Shipbuilders move ahead with workforce development initiative
Leading American shipbuilders and repairers are moving ahead with plans for a national Maritime Workforce Development program overseen by a National Maritime Education Council.
Spurred by the high cost of recruiting, hiring and training the thousands of skilled shipbuilding and ship repair professionals needed by shipyards, industry leaders launched a national initiative called the Lighthouse Campaign at the Shipbuilders Council of America's fall meeting October 26, 2011, in Biloxi, Mississippi.
On December 6-7, 2011, the leadership team of the Lighthouse Campaign sent representatives to a meeting at NCCER headquarters in Alachua, Fla., to finalize the plans for the development of the Maritime Workforce Development program and to establish the National Maritime Education Council.
Increased return on investment is one significant benefit of a formal workforce development system as is a larger pipeline of technically skilled workers. According to a recent survey, a similar program in the construction industry developed by NCCER resulted in double-digit improvements in terms of productivity, reductions in turnover costs, absenteeism, injuries and rework.
NCCER is a not-for-profit 501 (c)(3) education foundation created by the construction industry to develop standardized curriculum with portable credentials and to help address the skilled construction workforce shortage.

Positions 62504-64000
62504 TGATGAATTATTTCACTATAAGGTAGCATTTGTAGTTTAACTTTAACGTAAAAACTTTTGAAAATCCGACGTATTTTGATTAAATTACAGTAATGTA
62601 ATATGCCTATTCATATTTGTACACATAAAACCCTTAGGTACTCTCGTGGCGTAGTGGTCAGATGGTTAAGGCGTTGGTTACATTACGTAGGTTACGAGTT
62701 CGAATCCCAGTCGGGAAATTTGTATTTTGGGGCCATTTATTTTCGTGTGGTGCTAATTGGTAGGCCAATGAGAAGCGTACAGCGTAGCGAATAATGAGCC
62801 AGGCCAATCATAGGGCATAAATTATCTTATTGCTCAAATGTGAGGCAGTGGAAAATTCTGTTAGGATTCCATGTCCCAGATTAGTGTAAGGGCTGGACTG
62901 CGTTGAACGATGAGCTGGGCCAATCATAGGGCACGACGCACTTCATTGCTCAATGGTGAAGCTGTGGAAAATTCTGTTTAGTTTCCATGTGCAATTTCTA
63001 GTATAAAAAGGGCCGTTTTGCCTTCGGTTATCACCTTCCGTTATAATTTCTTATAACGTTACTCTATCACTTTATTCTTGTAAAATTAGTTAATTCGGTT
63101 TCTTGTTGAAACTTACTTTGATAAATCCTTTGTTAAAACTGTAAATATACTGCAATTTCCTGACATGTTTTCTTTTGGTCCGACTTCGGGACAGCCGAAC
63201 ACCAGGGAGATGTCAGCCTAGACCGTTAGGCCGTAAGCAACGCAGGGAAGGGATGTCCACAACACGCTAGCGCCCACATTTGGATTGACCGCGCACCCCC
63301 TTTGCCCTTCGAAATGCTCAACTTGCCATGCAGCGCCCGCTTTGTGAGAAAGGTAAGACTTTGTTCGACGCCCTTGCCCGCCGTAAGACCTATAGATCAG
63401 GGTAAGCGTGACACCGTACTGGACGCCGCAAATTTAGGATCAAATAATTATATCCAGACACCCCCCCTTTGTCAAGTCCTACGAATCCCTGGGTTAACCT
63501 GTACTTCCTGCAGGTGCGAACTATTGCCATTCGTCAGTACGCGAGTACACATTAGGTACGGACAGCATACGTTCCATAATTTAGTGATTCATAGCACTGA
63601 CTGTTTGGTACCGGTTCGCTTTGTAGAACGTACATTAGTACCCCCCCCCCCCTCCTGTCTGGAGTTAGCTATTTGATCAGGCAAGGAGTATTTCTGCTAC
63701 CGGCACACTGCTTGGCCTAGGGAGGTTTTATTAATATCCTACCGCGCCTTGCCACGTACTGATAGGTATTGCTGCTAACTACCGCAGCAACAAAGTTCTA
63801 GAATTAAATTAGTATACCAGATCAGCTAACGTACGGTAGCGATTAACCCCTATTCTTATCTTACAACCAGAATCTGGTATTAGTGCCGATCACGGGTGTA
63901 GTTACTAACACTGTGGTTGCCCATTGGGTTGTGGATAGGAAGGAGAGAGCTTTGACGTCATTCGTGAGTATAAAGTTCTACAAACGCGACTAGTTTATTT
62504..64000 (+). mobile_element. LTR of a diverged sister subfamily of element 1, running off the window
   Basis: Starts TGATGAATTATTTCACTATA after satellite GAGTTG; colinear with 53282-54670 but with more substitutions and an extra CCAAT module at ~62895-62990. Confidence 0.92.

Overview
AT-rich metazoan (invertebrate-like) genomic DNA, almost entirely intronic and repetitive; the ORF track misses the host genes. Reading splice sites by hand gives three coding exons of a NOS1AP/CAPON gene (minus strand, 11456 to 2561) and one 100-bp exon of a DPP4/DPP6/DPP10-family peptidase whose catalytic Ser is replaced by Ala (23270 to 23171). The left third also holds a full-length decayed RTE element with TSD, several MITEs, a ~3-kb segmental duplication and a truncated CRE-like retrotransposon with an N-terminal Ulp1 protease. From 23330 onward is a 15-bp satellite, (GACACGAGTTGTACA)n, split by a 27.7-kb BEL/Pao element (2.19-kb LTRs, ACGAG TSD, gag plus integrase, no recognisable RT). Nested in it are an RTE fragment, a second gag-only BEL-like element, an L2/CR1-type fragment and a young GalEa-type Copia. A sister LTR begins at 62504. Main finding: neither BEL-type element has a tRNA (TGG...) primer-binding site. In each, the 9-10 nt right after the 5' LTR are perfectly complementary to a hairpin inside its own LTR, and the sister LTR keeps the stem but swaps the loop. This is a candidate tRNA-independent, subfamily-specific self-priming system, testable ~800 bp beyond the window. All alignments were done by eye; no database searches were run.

NCCER is recognized by the industry as the standard for developing the construction and maintenance craft professional.
NCCER was selected as the development partner for the shipbuilding initiative because it has developed training and assessments in over 60 craft areas and has over 4,000 training locations in the U.S. for the construction and maintenance industries.
NCCER's curricula and assessments have portable, nationally-recognized credentials that include transcripts, certificates and wallet cards tracked through NCCER's National Registry.
NCCER experience and resources will help give maritime craft professionals the credentials they deserve and ensure that individuals coming into the industry get the training needed to succeed.
Mike Torrech, president of American Maritime Holdings, in speaking of the importance of the national program stated, "This is the best approach to 'total' workforce development that I've seen in my 30 plus years in the business."
The Lighthouse Campaign, is a drive to raise funds for the development of standardized training curriculum and assessments that will be the foundation of the national program. The drive targets shipbuilding and repair and offshore marine companies, skilled trade providers, regional and national trade associations, and equipment manufacturers, as the major investors.
To date, the following companies and organizations have provided formal commitments or contributions to the campaign: Alaska Ship and Drydock, American Maritime Holdings, Bollinger Shipyards, Gulf States Shipbuilders Consortium (GSSC), Ingalls Shipbuilding, Signal International, Quality Shipyard, Virginia Ship Repair, VT Halter Marine, and WESCO Gas & Welding Supply.
The National Maritime Council will meet March 28-29, 2012, in Mobile, Alabama in conjunction with the GSSC's 2012 annual meeting. At that time, the National Maritime Council interim board, comprised of initial contributors to the Lighthouse Campaign, will draft bylaws, establish committees and formalize the group's structure. The interim board will provide oversight until a permanent board is installed at the group's fall meeting.
According to John Lotshaw, director of Workforce Training and Development at Ingalls Shipbuilding, "This training initiative, designed for the maritime industry, is long overdue. It can provide the trained personnel resources to allow our industry to cut costs and be more competitive. The time is now for maritime industry to invest in their future."